17 March, 2019
A study has found that warmer waters off North America's West Coast caused many kinds of sea life to move farther north than ever before.
The scientists examined waters off the coast of Northern California in the eastern Pacific Ocean.
The researchers say they identified a total of 67 species between 2014 and 2016, during what was described as a "marine heatwave." Marine heatwaves were defined in the study "as periods of extreme sea surface temperatures lasting for days to months." The 2014-2016 heatwave is thought to be the largest ever recorded.
The report says this weather event began in 2013 when a "warm-water blob" formed in the Gulf of Alaska. The warm water later moved southward toward California.
El Niño conditions
The warmer waters were partly a product of El Niño conditions during the same period, researchers noted. El Niño develops when winds off the coast of South America weaken. This enables warm water in the western Pacific to move eastward.
El Niño often causes ocean temperatures in the area to rise between 2 to 4 degrees Celsius, the study found.
The researchers reported that 37 of the 67 species they studied had never before been observed so far north as California. These creatures are native to an area hundreds of kilometers to the south, mainly around Baja California in Mexico.
Some species were discovered outside a marine laboratory belonging to the University of California, Davis. A few were even found north of California, off the state of Oregon. The northward travel of so many different sea creatures was considered "unprecedented" by the researchers.
Among the species identified in the study were a meat-eating sea slug that hunts other sea slugs, a sea snail "butterfly" and a purple-lined jellyfish. Another unexpected visitor was the pelagic red crab, which researchers said had only been found in areas off the coast of Mexico.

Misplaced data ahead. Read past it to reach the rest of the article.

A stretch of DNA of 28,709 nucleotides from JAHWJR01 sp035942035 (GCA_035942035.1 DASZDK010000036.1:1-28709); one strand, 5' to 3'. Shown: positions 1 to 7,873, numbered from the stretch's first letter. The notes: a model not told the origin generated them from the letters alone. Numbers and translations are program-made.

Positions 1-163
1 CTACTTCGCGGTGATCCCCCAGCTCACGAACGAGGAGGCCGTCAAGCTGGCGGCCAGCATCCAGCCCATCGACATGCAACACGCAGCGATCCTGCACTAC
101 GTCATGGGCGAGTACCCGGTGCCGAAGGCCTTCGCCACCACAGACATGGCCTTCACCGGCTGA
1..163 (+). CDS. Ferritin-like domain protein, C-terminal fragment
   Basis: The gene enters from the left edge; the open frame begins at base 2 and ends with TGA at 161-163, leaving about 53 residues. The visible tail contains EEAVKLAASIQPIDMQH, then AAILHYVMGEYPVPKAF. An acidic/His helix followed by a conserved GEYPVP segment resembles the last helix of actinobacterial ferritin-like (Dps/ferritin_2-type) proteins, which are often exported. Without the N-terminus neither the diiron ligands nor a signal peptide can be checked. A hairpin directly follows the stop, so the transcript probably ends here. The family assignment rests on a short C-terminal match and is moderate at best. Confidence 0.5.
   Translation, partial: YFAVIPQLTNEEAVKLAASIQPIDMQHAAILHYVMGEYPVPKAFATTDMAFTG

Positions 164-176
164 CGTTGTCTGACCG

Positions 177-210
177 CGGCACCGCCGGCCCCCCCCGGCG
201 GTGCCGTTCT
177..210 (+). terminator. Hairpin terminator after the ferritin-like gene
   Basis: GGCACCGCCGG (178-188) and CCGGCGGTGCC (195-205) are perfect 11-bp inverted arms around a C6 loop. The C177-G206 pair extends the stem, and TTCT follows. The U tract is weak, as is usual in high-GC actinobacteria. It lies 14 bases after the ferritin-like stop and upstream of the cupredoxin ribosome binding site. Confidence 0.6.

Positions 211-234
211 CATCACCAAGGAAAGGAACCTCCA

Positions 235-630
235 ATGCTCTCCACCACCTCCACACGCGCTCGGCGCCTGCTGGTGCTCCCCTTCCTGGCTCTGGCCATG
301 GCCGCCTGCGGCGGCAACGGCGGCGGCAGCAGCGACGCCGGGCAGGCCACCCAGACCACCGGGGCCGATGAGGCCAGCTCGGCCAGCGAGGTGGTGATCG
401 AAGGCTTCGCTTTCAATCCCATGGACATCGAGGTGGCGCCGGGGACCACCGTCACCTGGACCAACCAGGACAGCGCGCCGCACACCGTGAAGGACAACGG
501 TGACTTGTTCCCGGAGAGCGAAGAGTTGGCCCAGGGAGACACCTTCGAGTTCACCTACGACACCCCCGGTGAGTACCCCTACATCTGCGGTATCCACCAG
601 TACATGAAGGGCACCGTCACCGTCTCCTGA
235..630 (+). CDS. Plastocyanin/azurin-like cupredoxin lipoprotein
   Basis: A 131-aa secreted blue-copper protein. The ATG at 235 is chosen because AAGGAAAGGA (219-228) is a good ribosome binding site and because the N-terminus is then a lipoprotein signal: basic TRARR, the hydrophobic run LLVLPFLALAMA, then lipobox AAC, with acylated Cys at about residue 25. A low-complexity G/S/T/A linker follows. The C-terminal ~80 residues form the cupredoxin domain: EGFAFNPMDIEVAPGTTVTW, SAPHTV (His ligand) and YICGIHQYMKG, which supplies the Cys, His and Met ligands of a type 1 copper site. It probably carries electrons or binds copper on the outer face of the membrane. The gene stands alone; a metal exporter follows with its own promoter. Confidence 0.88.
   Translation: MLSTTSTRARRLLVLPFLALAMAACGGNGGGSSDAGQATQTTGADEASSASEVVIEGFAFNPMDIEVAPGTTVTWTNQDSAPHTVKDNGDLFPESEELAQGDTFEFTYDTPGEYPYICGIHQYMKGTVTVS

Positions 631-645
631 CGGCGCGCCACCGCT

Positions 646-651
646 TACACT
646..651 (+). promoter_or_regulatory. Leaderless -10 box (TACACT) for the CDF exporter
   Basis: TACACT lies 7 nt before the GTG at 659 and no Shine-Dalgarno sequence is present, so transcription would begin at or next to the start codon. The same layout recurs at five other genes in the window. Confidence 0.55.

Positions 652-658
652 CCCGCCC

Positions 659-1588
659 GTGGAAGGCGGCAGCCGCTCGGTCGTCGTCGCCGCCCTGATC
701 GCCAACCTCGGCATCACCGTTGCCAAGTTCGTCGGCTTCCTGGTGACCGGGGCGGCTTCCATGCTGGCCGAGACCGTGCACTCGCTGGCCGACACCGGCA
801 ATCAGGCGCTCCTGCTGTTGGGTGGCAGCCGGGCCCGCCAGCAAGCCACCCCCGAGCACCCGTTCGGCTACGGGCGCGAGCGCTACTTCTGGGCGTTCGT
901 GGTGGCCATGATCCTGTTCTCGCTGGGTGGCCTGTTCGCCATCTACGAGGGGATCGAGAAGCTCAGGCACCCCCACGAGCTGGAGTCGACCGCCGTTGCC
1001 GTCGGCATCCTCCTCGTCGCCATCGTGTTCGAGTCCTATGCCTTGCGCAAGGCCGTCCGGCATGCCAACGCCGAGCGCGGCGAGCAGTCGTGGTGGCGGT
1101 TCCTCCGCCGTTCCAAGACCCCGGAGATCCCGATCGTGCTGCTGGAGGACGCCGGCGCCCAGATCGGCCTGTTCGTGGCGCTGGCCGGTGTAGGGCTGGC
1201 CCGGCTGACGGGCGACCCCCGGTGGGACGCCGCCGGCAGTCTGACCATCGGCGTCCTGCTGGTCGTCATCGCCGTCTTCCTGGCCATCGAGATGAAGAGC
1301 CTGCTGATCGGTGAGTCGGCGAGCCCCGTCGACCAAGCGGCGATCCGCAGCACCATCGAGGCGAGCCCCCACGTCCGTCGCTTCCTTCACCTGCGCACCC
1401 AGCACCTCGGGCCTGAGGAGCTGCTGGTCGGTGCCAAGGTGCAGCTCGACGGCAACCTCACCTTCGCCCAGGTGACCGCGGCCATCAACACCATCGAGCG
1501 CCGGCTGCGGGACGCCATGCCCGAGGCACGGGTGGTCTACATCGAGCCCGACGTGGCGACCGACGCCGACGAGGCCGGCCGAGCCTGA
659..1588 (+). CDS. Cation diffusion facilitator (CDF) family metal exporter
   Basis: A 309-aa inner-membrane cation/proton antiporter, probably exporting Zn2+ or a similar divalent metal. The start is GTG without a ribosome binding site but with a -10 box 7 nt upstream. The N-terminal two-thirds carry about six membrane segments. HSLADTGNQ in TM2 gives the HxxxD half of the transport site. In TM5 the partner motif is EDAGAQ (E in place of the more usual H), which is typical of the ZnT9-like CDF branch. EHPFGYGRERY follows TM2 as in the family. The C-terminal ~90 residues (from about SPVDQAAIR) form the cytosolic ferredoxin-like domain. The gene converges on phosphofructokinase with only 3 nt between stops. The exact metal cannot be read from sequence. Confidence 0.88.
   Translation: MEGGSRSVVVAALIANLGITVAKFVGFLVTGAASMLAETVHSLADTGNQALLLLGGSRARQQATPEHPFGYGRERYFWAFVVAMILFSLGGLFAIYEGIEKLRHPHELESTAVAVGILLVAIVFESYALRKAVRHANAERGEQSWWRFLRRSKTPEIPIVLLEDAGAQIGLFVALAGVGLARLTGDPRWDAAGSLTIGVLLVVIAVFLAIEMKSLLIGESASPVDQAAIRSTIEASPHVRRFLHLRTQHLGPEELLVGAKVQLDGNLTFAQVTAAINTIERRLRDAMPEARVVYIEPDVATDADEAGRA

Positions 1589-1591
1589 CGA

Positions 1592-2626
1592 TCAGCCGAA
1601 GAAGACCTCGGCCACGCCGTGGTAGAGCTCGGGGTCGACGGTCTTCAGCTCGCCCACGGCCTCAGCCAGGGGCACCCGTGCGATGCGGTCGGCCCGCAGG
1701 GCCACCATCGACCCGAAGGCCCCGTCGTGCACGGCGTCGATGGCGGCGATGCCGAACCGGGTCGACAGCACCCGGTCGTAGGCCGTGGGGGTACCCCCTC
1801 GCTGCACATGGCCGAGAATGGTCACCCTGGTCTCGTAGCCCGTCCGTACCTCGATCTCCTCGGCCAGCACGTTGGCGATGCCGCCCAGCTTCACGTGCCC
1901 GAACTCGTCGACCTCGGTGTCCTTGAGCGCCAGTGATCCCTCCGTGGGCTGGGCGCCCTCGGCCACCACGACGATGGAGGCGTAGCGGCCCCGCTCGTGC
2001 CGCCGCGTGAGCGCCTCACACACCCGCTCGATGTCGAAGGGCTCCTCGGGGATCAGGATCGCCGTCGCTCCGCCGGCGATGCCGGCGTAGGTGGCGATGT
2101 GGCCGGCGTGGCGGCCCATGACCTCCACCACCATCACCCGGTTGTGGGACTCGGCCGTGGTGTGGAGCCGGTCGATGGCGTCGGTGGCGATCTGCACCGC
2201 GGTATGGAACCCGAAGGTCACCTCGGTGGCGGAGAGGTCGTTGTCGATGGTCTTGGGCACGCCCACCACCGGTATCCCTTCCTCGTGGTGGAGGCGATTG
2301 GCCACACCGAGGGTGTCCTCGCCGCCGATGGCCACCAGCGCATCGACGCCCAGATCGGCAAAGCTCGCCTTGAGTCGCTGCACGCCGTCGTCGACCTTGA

Scientists involved in the study believe the findings can provide valuable information for predicting future sea life reactions to warming oceans.
Similar findings along the U.S. East Coast
There is also evidence suggesting that warming waters in the Atlantic Ocean have caused some sea creatures to move northward.
A 2017 report in Yale University's online magazine Environment 360 explores this subject. The report notes that for many years, the ocean "has served as our best defense against climate change." This is because ocean waters have taken in nearly all of the atmosphere's extra heat. This has led to warmer oceans, with experts predicting continuing rising temperatures.
Warmer waters along the U.S. East Coast have affected the black sea bass. Researchers from Rutgers University reported the fish once was mainly found off the coast of North Carolina. But they discovered the species had traveled more than 700 kilometers northward, to waters off the coast of New Jersey, Environment 360 reported.
A 2018 Rutgers study estimated climate change will force hundreds of fish species and other creatures to seek out cooler waters in coming years. Using climate models, researchers predicted that some species along the U.S. and Canadian Pacific coasts will move as far as 1,400 kilometers north from their current habitats.
Such movement is expected to cause major difficulties for fisheries both in the U.S. and Canada, the study found.
I'm Bryan Lynn.
Bryan Lynn wrote this story for VOA Learning English. George Grow was the editor.
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Words in This Story
online – adj. of or related to a computer or telecommunications system
species – n. a biological classification or grouping
marine – adj. relating to the sea
blob – n. something that does not have a regular shape
unprecedented – adj. never happened before
habitat – n. the place or kind of place where a plant or animal naturally or normally lives